Media Buying Summit Recap: Retail media’s revolution, AI and finding new paths to KPIs

This article is part of Digiday’s coverage of its Digiday Media Buying Summit. More from the series →

The first two days of Digiday’s biannual Media Buying Summit, in Naples, Fla., touched on a host of issues and opportunities media agencies face this year.

While in-housing reared its head (in a surprising way — but more on that later this week), other conversations revolved around the need for improved measurement in newer areas like creators and influencers as well as retail media networks. A discussion on AI focused on what agencies should be considering when creating AI frameworks for brands.

During the first day, Coltrane Curtis, founder and managing partner of full-service consumer marketing agency Team Epiphany, talked about the measurement challenges that companies face in developing metrics on influencer and content creator campaigns. Many agencies have developed methods like brand lift or return on creator spend to measure the impact on influencer marketing.

The way marketers view influence has also changed. As Curtis explained, some of the success stories in influencer marketing come from not just focusing on people that “have influence” — it’s just as important to understand how to reverse engineer their broader relationships to expand reach and community.

“That’s where influence happens,” Curtis said. “It doesn’t happen in the follower count — it happens in the secondary and tertiary influences in that ecosystem. Every time you go to really look at someone’s influence, go take a look and see who follows them. That’s the bigger piece.”

The biggest media development of the last few years, retail media, has been a major focus for many agencies and brands. Amie Owen, U.S. head of commerce for UM Worldwide, discussed the “cyclical” nature of the retail revolution. While retail media has been around for many years — Owen noted that Sam’s Club was the first retail media network in the U.S. in 2001 — more commerce opportunities and retail media network trends are driving the explosive growth of the last three years. 

Owen also mentioned some of the emerging areas in retail that are, ironically, media that making a comeback of sorts, including out-of-home, in-store and other omnichannel strategies — all of which have transformed since the pandemic shifted consumption habits.

A discussion that followed about the challenges and opportunities of in-housing on media agencies featured Suhaila Hobba, who was on day 12 in her new position as chief media officer of OMD USA, as well as Eugene Lee, COO of health-focused CMI Media Group. Their ultimate, somewhat surprising message: don’t fight in-housing but rather work as partners to help clients do it effectively, as it will yield the best possibility of the client coming back when they need your help (as they often do).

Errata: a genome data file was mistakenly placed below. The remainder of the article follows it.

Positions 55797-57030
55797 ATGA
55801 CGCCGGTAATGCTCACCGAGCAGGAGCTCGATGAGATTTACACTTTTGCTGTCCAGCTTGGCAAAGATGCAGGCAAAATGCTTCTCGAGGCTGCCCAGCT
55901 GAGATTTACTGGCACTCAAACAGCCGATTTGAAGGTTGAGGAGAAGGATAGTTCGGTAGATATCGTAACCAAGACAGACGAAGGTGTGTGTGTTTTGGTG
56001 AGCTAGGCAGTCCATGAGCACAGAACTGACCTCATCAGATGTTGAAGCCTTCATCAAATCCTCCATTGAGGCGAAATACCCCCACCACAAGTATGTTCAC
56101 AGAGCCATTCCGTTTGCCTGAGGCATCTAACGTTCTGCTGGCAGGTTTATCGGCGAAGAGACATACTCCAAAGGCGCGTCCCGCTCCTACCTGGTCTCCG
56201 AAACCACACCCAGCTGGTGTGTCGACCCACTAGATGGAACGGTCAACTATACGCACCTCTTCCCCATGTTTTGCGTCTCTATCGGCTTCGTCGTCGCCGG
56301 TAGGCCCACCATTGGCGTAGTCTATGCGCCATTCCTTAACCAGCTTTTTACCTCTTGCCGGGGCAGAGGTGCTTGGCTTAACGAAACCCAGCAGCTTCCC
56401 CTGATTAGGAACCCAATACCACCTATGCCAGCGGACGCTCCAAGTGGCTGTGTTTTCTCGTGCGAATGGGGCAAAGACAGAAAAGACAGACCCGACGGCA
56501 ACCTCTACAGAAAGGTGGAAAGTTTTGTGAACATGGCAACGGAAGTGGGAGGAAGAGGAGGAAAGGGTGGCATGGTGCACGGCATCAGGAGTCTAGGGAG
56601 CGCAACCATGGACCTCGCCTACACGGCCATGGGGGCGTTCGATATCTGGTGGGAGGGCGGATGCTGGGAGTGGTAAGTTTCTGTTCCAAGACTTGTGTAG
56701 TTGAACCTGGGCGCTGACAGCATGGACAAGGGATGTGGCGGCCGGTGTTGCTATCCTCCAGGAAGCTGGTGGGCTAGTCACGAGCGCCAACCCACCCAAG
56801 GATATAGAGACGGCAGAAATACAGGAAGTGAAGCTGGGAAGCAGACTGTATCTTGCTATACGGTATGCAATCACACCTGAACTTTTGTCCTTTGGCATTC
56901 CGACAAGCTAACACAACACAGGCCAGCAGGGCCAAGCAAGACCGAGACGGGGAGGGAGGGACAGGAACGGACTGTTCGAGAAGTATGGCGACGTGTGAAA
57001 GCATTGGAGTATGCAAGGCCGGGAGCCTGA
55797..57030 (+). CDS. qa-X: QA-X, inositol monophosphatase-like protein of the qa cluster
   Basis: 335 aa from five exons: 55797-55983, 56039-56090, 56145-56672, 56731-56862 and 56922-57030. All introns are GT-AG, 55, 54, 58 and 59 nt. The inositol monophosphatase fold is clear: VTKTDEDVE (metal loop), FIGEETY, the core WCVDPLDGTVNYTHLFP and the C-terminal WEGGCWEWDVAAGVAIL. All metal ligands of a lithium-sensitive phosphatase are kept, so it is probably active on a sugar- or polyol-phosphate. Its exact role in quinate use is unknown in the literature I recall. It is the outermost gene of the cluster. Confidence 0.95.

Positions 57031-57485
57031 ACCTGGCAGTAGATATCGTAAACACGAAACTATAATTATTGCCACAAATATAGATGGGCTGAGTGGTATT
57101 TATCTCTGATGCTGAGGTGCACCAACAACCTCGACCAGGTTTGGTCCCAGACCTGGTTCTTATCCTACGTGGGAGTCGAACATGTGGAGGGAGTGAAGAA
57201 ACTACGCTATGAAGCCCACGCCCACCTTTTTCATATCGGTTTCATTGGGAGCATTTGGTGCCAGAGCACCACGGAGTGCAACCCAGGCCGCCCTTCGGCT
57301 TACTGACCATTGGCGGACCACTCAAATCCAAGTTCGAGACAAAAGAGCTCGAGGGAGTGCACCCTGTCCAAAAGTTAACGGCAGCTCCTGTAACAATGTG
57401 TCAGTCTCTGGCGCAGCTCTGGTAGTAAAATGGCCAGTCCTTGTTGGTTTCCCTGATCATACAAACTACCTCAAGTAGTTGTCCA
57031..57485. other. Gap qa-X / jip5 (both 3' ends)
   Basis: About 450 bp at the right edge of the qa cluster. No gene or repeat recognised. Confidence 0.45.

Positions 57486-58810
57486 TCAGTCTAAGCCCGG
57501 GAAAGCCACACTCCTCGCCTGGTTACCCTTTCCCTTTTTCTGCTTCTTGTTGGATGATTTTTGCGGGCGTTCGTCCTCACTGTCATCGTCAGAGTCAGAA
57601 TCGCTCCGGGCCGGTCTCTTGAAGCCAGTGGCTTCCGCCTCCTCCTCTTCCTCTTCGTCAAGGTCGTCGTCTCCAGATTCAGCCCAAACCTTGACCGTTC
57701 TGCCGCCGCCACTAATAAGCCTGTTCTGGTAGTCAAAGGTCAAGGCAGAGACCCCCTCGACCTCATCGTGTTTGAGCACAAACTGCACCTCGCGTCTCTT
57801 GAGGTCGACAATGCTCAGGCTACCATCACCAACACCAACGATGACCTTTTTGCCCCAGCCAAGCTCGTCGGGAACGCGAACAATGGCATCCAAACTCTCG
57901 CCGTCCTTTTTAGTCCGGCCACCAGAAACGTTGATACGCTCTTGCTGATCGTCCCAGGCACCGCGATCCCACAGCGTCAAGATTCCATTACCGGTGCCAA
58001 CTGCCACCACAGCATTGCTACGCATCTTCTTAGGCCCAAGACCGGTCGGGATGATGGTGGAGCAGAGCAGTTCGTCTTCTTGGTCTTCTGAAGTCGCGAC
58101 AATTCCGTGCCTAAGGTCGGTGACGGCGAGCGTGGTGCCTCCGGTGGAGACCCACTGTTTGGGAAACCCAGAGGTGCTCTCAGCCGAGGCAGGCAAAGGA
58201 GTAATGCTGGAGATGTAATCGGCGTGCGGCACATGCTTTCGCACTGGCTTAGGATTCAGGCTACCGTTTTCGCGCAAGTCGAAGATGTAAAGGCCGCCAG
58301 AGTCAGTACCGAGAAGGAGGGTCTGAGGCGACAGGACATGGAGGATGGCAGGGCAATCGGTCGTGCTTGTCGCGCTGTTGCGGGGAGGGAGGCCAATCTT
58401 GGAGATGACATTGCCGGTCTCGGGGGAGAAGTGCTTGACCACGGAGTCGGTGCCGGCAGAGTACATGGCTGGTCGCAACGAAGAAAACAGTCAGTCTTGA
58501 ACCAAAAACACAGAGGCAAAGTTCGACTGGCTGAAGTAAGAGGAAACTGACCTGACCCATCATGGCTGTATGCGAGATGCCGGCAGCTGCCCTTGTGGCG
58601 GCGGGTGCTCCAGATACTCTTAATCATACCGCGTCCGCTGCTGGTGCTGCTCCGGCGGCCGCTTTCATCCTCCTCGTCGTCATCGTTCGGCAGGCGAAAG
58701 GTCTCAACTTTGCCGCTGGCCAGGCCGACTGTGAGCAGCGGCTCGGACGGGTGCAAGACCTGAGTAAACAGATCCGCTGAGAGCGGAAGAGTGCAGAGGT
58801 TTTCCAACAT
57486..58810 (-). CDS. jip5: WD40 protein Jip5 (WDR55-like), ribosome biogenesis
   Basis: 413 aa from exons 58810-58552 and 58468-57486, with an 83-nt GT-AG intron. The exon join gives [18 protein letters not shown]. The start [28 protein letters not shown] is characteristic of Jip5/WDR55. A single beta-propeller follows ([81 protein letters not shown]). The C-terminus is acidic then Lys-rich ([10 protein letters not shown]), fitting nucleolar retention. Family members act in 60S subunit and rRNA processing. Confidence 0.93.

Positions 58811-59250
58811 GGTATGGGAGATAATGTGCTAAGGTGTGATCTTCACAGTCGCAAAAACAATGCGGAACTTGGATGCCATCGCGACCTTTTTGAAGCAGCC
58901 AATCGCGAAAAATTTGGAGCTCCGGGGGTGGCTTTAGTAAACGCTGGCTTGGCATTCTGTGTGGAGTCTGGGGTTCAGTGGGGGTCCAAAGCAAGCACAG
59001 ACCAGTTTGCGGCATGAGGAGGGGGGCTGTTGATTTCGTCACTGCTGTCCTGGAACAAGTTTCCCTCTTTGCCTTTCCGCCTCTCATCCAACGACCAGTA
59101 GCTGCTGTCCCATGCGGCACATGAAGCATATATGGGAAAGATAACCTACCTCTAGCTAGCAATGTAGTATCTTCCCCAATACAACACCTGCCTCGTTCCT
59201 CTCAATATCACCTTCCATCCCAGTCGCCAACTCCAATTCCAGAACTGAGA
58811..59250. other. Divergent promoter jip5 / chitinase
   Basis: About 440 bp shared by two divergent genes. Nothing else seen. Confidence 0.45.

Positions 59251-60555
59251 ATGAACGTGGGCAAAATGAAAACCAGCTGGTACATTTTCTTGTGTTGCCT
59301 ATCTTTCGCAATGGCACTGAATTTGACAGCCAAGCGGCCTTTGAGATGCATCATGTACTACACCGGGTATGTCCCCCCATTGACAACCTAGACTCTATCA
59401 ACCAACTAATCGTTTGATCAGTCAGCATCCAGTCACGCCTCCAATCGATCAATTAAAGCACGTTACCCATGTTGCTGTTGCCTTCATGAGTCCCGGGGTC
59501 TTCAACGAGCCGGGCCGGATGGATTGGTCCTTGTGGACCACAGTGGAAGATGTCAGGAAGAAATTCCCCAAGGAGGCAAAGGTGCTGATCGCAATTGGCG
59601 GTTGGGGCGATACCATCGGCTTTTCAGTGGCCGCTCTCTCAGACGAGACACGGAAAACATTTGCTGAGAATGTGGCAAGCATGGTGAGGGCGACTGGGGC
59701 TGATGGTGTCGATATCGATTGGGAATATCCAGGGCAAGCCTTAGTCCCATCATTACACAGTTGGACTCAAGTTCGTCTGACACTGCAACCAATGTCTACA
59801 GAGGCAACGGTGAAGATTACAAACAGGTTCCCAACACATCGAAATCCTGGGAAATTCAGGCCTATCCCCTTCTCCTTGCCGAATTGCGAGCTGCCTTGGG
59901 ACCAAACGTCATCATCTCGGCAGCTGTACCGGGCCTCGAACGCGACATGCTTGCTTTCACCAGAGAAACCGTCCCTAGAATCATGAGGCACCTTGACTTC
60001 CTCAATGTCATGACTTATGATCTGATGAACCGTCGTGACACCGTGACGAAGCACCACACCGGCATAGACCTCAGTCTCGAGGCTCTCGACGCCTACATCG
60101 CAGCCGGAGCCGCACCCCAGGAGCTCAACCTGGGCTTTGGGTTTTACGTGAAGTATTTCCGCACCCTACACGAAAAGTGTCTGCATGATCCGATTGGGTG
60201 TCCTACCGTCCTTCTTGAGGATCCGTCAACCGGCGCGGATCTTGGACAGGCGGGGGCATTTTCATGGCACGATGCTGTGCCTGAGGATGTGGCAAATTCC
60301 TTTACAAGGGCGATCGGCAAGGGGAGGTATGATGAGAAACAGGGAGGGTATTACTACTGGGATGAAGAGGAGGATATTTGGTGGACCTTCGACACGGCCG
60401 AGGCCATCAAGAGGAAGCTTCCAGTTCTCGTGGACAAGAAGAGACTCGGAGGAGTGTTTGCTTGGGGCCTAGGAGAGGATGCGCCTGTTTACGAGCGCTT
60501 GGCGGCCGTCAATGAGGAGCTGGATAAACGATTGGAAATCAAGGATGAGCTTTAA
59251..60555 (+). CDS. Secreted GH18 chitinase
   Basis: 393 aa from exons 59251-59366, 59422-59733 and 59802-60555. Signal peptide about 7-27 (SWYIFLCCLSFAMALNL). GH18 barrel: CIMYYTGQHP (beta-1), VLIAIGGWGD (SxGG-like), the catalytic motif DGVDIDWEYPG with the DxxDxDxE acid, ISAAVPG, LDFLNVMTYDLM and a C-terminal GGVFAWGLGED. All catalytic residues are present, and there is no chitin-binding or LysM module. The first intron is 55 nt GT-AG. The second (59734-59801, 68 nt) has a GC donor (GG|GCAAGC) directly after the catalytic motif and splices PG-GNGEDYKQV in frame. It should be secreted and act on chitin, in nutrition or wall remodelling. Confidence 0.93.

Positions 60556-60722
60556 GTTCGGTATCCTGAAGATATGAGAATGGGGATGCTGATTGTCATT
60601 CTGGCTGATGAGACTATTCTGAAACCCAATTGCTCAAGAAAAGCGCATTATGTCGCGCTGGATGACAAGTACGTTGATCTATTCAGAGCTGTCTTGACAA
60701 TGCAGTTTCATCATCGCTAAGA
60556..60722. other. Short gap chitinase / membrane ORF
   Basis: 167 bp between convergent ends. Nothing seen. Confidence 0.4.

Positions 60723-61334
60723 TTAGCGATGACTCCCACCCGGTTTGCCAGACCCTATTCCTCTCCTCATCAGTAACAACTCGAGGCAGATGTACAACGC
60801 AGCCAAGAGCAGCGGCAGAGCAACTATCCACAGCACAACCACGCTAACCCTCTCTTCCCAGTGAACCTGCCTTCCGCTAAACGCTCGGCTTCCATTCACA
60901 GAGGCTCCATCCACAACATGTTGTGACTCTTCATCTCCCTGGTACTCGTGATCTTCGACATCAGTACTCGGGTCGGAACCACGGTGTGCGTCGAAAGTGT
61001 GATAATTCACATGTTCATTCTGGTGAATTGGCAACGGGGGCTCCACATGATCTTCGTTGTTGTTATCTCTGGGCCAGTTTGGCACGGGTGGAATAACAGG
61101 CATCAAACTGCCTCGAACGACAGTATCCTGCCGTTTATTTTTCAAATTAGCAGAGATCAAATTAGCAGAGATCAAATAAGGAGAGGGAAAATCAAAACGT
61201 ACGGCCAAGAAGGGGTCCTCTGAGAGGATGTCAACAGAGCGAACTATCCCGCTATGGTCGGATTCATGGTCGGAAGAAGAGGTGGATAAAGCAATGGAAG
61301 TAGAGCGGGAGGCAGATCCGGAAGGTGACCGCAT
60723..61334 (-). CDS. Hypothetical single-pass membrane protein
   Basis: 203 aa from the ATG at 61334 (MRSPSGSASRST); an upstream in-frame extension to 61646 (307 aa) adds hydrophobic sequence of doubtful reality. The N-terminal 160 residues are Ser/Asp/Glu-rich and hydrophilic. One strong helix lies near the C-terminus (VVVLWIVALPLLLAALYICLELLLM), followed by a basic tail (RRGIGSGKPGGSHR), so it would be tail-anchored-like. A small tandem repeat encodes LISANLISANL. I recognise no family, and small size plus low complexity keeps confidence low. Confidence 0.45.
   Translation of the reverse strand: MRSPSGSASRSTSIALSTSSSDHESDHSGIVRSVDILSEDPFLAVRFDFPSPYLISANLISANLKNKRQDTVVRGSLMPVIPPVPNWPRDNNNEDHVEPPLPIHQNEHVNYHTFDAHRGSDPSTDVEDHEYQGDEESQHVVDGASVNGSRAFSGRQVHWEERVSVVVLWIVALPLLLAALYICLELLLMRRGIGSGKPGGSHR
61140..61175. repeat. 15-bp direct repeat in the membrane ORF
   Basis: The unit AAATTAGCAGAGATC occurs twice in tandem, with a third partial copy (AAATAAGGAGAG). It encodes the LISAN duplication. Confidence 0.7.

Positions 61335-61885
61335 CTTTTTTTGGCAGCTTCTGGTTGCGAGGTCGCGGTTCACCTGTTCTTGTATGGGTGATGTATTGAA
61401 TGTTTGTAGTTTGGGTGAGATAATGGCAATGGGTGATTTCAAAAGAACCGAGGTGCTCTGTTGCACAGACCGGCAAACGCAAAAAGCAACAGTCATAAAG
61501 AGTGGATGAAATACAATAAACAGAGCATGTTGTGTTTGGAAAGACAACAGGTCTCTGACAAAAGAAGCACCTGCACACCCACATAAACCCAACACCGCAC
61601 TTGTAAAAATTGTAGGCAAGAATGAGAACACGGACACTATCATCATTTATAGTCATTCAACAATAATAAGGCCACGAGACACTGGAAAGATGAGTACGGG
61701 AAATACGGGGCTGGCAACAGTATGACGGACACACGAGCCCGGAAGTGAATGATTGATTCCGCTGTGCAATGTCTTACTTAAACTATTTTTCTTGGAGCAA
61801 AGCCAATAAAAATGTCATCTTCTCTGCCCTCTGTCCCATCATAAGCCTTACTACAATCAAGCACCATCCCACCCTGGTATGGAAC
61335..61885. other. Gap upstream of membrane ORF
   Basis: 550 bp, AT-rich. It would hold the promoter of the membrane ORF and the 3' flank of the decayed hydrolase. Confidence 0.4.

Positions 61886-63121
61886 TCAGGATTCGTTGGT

Another conversation with Kasha Cacy, Known’s chief media officer, offered a strong example of why deeper levels of testing and insights can yield surprising results and unexpected KPIs.

After walking the audience through the independent agency’s blend of media, creative and data insights that are driven by technology — the latter of which Known vets and updates on a near-constant basis, Cacy talked about a client launching a new show that wanted to know which of two trailers it had made would work. By not only testing which trailer worked better — a traditional tactic — Known also looked deeper into the audiences responding to each trailer. Cacy said the agency found an audience segment the network was unaware of — and ended up putting both trailers to work through media investments that gained a broader audience than initially expected. 

“In the past, agencies tend to identify what the KPIs are, but they don’t really have a conversation about what they expect to happen with those KPIs,” said Cacy. “We’re building management systems that are predictive so that we have a sense of what is right, what should be happening — and when that doesn’t happen, what are we going to do?” 

As the industry moves away from third-party cookies and other identifiers, some advertising experts see AI as a viable option even if generative AI hasn’t yet changed where ad dollars are flowing. Hyun Lee-Miller, chief media officer for the independent agency Good Apple, expects AI will change both how consumers consume media and how companies monetize it. But for now, the focus has been on AI models for optimizing, targeting and measuring ads that are developed with external partners and internally.

“We’re very driven by business impact, so we’re impartial to the solution,” Lee-Miller said. “We will actually create A/B tests to pit the solutions against each other to see what performs the best that then we can scale across the campaign.”

Data quality, security and transparency are even more important for AI, said Gartner marketing analyst Nicole Greene. She noted that a majority of organizations surveyed by Gartner are piloting or implementing generative AI for marketing, but fear and lack of trust in adoption are what what often hold them back. 

“Especially within marketing, it’s typically legal teams that are preventing adoption because of the risks associated with open-source models,” Greene said. “Which is why we’re seeing a lot of these industry-specific models, internal and agency partners, indemnification all of those aspects.”

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